Read the following description about a woman called Linda.
Linda is 31 years old, single, outspoken and very bright. She majored in philosophy. As a student, she was deeply concerned with issues of discrimination and social justice, and also participated in anti-nuclear demonstrations.
How likely are the following sentences about Linda to be true? Give a percentage. Use the points on the left to click through the sentences.
Read more about the underlying bias
The conjunction fallacy
Again, there’s no right or wrong answer to this question — Linda is fictional after all. However, there’s a wrong combination of answers that many people give. Go back to question 6 and 8 and look at the numbers: if your answer to question 8 is higher then the one for question 6, you’ve to fall for sth.auf etw. hereinfallenfallen for the conjunction fallacyIrrtum, Trugschlussfallacy.
If you think about it for a second, it’s pretty obvious: that two statements are true at the same time can never be more likely than that only one of those statements is true. You don’t have to be a statistican to understand that principle. Still, many people are convinced that it’s more likely that Linda is a bank tellerKassierer/Kassiererinbank teller and a feminist than that she’s a bank teller.
The study was conducted by Daniel Kahneman and his long-time research partner Amos Tversky, who were quite surprised that around 85% of doctoral students with advanced knowledge in statistics got it wrong. What’s worse: they constructed a similar questionnaireFragebogenquestionnaire with only two possible answers:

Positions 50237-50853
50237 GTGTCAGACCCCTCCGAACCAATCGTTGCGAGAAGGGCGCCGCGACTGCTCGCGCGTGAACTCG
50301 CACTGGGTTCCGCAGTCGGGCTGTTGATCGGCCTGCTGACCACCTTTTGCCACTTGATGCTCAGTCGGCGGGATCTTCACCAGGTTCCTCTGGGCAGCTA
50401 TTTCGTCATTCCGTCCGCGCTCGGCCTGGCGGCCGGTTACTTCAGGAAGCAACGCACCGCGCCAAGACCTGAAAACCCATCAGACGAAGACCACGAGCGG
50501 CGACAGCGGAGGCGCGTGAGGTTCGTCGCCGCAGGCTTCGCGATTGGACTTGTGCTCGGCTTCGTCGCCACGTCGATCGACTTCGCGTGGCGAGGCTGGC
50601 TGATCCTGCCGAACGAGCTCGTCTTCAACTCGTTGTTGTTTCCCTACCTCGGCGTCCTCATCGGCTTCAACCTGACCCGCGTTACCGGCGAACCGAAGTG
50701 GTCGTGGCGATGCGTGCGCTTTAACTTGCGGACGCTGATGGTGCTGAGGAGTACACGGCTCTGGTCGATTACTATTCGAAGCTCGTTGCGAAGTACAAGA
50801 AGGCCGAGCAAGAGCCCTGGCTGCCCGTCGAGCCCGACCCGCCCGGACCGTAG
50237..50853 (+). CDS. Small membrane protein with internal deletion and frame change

“Which alternative is more probable?
Linda is a bank teller.
Linda is a bank teller and active in the feminist movement.”
A vast majority of university students still rated the second option as more probable. The reason behind this fallacy is simple: our intuition values stereotypes much more than statistics. And Linda’s description fits the description of a feminist so well that even people who’ve taken statistics courses follow their intuition.
Sources: Daniel Kahneman and Amos Tversky: Extensional versus intuitive reasoning: The conjunction fallacy in probability judgment (1983), Daniel Kahneman: Thinking, Fast and Slow (2011).
Consider the following scenario:
A cab was involved in a hit-and-run accident at night. Two cab companies, the Green and the Blue, operate in the city.